A better MArch and quit my job vs. a lesser MArch and keep the job?


I'm interested in some feedback regarding MArch reputations and the reality of long-term effect it may have on my career.

I currently work at a very reputable and established architecture firm and would love to keep my job while I'm finishing my MArch; however, if I attend the more reputable program in my area at University of Maryland, I would not be able to keep my current position as an assistant.  There is another option at Morgan State University; the program is designed for working adults and offers evening classes.

Because I already work in the field (and have a 12 year continuous job history in architecture, green building and design), I am extremely uncertain of which is the best option for me.  Can anyone give advice on the pros and cons of choosing work over a better program? Does it matter in the long run? 

Thanks in advance for your thoughts and feedback!

Dec 5, 12 10:10 am

I'd stick with the "lesser" program and remain employed.  Work experience is going to count for more than the name on your degree in the vast number of settings, particularly since neither Morgan State or Maryland have the Ivy League cache.  If you can avoid debt, do it at all costs.  Why do you even need a Masters?  Can do sit for the test with what you already have?  If so, I'd skip grad school altogether, and just be self taught on the subjects you were going to grad school for.  Pieces of parchment on the wall are becoming increasingly over rated as society (and would be students) begin to question the whole academic racket.  Just one old man's opinion. 

Dec 5, 12 11:48 am

I'd agree with geezertect.  Keep the job & choose the less prestigious March.  I'm assuming that the tuition is less at Morgan than Maryland.  If that's not case, should Maryland somehow cost less then it might be the better option.

The hard $ & ¢ numbers matter much more than any vague notion of prestige.


Dec 5, 12 1:33 pm

Thanks for the input! 

I'm pursuing a MArch because my undergrad is a BA in Studio Art. So far my studio background hasn't held me back from getting assistant jobs, but my problem is advancement. I completed 2 years of a BArch, then my husband's company moved us to a city with no NAAB program and I landed in Studio Art. Now I'm finally in a great place to earn my MArch, allowing me to eventually take the ARE. 

Morgan State is definitely cheaper than U of MD. I was offered a scholarship at UMD, but Morgan is still cheaper. I'm mostly concerned about what employers think - even though I'm employed now, I want to be desirable to other firms, too.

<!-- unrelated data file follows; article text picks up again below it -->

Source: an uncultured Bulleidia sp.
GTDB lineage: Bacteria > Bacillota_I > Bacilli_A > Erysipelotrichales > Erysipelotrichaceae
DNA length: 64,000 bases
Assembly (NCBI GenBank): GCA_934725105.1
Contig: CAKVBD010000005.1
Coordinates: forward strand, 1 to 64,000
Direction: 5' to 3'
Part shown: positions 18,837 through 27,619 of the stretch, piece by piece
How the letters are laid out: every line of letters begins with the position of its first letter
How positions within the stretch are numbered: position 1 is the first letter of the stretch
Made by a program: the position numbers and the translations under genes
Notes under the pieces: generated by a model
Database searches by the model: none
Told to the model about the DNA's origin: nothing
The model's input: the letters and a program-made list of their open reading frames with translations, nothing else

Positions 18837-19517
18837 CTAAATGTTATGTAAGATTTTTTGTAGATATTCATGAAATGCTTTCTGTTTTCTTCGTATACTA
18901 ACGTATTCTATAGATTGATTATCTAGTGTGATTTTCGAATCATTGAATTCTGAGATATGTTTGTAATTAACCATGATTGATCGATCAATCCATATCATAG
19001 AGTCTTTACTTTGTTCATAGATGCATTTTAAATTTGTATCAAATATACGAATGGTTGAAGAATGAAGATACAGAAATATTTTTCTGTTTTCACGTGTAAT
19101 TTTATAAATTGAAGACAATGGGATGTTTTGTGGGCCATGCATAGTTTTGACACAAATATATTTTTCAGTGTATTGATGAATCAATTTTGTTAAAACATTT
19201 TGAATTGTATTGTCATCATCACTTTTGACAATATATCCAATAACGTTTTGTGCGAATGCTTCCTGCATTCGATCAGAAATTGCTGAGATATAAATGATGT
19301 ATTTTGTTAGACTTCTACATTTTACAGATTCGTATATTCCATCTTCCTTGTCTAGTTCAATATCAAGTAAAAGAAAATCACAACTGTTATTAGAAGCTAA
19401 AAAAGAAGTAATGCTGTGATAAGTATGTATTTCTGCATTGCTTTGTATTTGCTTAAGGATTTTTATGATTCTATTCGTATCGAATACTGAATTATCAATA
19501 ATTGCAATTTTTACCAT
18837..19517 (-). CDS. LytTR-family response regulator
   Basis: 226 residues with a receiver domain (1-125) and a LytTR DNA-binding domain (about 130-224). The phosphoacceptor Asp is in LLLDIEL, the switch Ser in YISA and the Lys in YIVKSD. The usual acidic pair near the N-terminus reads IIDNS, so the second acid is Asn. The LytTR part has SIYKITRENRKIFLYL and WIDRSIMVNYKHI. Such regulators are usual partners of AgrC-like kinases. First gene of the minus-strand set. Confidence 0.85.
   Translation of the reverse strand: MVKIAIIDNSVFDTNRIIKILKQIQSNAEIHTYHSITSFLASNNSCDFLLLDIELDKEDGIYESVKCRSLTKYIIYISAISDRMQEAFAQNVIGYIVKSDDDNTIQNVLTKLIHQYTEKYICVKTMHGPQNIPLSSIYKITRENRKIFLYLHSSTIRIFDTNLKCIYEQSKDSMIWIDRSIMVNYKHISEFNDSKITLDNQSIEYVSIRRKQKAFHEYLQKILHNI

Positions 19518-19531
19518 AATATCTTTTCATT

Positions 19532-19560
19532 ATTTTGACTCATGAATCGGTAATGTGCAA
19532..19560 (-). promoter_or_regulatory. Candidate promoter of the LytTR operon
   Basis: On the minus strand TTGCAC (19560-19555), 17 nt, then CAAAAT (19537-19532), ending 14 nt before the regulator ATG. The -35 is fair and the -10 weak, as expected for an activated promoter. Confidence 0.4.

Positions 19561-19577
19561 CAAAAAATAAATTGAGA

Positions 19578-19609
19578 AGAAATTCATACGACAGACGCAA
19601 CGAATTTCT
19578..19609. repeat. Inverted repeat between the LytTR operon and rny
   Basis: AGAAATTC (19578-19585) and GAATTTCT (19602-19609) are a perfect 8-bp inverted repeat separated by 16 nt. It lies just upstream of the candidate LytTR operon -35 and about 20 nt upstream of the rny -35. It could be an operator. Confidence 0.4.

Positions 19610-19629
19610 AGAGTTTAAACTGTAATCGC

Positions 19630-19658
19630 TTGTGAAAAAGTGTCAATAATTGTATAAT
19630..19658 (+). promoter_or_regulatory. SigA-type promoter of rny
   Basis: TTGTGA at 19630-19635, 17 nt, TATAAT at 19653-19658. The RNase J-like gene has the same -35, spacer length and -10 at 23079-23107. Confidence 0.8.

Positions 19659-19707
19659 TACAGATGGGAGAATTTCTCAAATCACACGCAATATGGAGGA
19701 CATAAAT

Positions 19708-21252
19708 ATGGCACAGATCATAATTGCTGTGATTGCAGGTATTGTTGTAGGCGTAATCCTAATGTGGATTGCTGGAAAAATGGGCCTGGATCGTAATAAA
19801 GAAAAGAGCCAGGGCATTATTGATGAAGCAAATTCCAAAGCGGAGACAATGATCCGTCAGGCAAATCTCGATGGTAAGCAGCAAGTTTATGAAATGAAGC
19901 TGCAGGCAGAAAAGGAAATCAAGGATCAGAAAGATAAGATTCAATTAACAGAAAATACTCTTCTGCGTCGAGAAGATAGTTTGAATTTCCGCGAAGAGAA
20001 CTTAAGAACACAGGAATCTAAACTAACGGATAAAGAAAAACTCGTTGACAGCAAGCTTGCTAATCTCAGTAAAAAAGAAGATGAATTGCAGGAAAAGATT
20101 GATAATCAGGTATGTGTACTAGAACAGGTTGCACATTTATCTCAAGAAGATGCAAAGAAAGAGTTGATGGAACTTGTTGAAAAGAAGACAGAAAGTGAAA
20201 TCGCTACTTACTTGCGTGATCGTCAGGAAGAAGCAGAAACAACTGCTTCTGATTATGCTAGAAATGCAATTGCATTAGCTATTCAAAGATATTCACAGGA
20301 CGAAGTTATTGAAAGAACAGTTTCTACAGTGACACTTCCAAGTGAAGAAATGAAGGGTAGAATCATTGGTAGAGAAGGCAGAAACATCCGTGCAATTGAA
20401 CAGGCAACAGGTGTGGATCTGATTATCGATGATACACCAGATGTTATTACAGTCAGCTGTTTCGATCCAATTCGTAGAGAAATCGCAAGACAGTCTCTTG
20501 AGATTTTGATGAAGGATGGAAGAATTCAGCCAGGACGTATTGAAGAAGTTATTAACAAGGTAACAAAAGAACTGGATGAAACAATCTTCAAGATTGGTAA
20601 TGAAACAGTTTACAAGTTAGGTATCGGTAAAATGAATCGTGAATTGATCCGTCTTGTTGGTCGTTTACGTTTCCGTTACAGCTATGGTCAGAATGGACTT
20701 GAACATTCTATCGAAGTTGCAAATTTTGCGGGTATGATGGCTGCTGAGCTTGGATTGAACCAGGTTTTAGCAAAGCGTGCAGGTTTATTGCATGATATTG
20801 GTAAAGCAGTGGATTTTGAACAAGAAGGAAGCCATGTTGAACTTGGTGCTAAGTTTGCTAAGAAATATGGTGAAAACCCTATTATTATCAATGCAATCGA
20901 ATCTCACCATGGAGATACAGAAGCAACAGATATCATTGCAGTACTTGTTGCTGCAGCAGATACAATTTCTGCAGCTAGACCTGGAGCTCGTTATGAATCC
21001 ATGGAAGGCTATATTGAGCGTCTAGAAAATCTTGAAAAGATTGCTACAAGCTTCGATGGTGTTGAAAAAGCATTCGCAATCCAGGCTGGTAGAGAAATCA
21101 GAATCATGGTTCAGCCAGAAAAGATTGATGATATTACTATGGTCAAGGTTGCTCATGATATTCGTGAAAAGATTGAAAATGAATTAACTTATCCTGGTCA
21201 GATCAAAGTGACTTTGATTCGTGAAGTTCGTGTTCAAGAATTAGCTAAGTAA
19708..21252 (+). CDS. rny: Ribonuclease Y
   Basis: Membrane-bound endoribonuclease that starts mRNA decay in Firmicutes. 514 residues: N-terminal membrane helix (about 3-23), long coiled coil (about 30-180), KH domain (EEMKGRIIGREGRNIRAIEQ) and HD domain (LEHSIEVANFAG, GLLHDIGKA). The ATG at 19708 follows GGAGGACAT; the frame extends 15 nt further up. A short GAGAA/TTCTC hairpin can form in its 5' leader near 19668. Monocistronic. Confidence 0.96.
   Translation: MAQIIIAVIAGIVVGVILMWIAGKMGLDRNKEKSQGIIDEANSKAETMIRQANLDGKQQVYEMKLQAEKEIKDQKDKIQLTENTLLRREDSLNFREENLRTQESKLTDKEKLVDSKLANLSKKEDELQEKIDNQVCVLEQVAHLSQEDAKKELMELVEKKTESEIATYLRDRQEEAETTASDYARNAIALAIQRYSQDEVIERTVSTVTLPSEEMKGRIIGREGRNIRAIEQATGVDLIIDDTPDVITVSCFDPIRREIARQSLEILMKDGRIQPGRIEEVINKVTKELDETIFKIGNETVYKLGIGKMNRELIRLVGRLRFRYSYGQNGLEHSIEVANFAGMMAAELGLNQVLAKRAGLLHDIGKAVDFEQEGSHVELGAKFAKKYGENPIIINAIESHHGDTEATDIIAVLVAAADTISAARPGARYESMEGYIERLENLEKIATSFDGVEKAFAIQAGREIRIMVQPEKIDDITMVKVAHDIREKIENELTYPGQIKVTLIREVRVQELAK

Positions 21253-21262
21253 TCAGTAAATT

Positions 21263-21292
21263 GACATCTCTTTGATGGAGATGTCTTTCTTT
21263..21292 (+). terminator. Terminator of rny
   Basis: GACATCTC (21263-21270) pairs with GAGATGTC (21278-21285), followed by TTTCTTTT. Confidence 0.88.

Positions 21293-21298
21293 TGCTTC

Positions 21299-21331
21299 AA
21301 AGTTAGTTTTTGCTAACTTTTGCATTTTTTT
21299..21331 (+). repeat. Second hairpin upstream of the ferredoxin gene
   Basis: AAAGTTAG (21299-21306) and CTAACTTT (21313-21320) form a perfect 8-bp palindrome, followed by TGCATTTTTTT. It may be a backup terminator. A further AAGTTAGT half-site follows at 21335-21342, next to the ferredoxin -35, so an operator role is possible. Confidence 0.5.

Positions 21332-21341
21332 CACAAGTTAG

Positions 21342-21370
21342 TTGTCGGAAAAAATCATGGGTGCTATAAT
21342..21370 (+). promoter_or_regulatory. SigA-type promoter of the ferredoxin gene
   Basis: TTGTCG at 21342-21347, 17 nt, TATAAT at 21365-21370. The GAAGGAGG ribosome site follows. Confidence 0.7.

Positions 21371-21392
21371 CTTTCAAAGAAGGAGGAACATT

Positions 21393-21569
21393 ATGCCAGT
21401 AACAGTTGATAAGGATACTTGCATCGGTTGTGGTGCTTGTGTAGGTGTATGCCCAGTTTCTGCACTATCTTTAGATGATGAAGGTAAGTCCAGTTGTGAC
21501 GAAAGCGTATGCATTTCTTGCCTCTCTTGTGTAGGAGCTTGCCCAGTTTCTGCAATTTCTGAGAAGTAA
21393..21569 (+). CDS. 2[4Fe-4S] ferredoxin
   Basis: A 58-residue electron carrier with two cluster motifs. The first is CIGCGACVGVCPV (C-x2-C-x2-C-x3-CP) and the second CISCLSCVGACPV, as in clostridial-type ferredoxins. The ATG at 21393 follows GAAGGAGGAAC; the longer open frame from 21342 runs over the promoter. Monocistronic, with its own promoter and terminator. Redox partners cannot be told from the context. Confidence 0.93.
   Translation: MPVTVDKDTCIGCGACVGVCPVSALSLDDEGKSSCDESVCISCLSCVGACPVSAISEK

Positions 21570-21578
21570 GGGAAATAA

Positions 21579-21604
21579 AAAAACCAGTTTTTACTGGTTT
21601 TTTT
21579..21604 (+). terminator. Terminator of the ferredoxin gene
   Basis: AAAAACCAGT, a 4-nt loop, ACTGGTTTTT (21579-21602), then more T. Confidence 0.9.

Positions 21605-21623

Dec 5, 12 6:39 pm

I am actually in the same position as you, deciding between morgan state and keep working or umd and quite my job. I am currently finishing a master's in structural engineering while working in the baltimore area as a project engineer for a very reputable A/E firm in architectural engineering, will have my PE within the next year. Giving up my salary for 3 years would be a very difficult. Architecture was always been and will always be what I wanted to do but I wanted to get a good technical background first. I believe this will make a huge difference when I own my own firm.

Is there a big discrepancy between these two architecture schools in terms of prestige? I have never seen UMD ranked by DI either. I have heard that morgan state's program is on the rise, just not where it was to start with.

How do employers view programs like morgan state? Has anyone graduated from morgan state architecture or know someone that has who could shed some light?

Dec 20, 12 7:45 am

I'd agree with geezertect

Dec 20, 12 10:01 am

I will be the one to disagree....depending on the situation,

If you really desire to attend UMD, if you believe the education and network will give you ins to firms that you actually WANT to work for, then you should go... if you really have a strong desire to attend. Because to be blunt, going to Morgan is not going to open up many more doors to you then what are already opened up, similar to what geezertect said. In short it really comes down to what you want to do in your life, if you are "happy" and "comfortable" and you like being "happy" and "comfortable" then yeah, don't take the risk, you have a good thing going... but you don't like what your doing, then you should be looking towards a path that leads you to the places you desire.

Dec 22, 12 7:59 pm

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